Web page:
John Pinder OBE was that rare thing: an intellectual leader in politics. A résumé of his career speaks for itself: after maths and economics at Cambridge – at King’s College, that of Alan Turing and Maynard Keynes – he joined up to the Royal Artillery in 1943 and evermore kept that style of a military officer, smart, upright, patriotic and moustachioed. Like a lot of his generation, the experience of war against fascism settled his trajectory. His first civilian job was as press officer to Federal Union (1950‐52), at that stage an influential political force not only among those who were smartly engaged in constructing post‐War Europe but also with those hard‐pressed in managing the gradual but decisive closure of the British Empire.(1) John’s father was a professional soldier, for a time commanding the army in the North West Frontier (Waziristan), and his family had business interests in Indian trams and railways: making India run on time gave his son a lasting affection for travel, foreign languages and punctuality.
From 1952, Pinder joined the Economist Intelligence Unit where with others he continued to develop the hard and fast case for British membership of the European Communities. From 1964 to 1985 he was Director of the leading social science think‐tank in London, Political and Economic Planning (PEP) – subsequently renamed the Policy Studies Institute (PSI). The list of publications he authored or oversaw, and the quality of those he employed is impressive by any standards. A Pinder network grew of scholars, journalists, civil servants and politicians (of all parties) who were committed in the best sense to the goals of social justice, economic growth, democratic deepening and internationalism.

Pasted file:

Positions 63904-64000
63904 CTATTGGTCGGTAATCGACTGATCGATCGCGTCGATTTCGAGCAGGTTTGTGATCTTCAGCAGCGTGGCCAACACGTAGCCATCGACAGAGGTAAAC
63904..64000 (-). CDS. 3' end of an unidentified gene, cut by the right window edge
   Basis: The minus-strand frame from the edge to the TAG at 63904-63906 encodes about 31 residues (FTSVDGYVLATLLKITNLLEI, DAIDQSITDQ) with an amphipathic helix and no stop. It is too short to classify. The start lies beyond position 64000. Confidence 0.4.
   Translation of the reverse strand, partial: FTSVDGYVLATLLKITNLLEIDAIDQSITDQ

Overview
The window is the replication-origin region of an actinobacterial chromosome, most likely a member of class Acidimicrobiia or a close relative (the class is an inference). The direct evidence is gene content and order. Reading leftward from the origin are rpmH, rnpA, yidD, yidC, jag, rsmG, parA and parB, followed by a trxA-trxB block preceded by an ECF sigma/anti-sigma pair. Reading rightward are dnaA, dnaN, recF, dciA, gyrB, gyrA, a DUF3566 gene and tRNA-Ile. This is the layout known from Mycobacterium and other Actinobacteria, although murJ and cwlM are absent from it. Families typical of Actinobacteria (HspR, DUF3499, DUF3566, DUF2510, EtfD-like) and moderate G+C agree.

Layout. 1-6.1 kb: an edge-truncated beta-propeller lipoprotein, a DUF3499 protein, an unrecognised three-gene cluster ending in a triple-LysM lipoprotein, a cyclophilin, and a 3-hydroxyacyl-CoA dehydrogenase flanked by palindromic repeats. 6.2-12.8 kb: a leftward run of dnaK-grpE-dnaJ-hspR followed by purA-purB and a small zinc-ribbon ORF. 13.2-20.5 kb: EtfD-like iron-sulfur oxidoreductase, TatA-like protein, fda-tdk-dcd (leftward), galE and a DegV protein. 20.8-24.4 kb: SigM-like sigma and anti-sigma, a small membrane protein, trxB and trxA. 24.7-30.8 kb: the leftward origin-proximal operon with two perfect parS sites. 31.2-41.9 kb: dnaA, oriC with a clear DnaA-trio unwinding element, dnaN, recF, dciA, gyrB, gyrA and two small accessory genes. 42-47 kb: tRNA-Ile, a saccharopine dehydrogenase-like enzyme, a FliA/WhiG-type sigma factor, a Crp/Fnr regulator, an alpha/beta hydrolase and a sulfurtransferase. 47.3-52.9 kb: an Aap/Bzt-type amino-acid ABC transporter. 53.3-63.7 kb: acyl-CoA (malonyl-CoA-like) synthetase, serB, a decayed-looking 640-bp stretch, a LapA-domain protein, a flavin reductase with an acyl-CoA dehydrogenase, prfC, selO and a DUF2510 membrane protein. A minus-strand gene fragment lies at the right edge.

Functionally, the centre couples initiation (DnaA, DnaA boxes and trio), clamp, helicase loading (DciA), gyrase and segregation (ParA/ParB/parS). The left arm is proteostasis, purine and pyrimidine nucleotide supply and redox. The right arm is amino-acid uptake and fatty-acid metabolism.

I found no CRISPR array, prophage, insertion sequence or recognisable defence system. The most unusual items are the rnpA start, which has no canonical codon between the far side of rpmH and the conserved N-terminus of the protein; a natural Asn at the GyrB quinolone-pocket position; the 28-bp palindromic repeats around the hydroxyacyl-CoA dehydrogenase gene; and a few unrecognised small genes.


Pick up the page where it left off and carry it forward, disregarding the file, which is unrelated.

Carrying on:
The Pinder network, of course, did not stop at Dover. He drew especially close to the Movimento Federalista Europeo (MFE). With Jacques Vandamme he co‐founded the Trans‐European Policy Studies Association (TEPSA) in 1974, and kept up a busy schedule of teaching as Professor at the College of Europe in Bruges for thirty years (where so many of Europe’s political class sat at his feet). He served as President of the Union of European Federalists (UEF), which he loved, from 1984‐90 (the Thatcher years); and he was always as active as could be in the service of the European Movement both in the UK and internationally. Few invitations to speak or write were declined, and engagements accepted were fulfilled conscientiously.
From 1985 to 2008, John Pinder was the Chairman of the Federal Trust for Education and Research, founded by William Beveridge in 1945. Although always shy and self‐effacing, John was also soldierly bold. He would never hesitate in calling on friends in high places – such as Roy Jenkins, Edward Heath, Altiero Spinelli and even Valéry Giscard d’Estaing – especially when he deemed them (all too often) to be lacking in zeal or consistency for the European cause. His own high standards led him to expect much of others.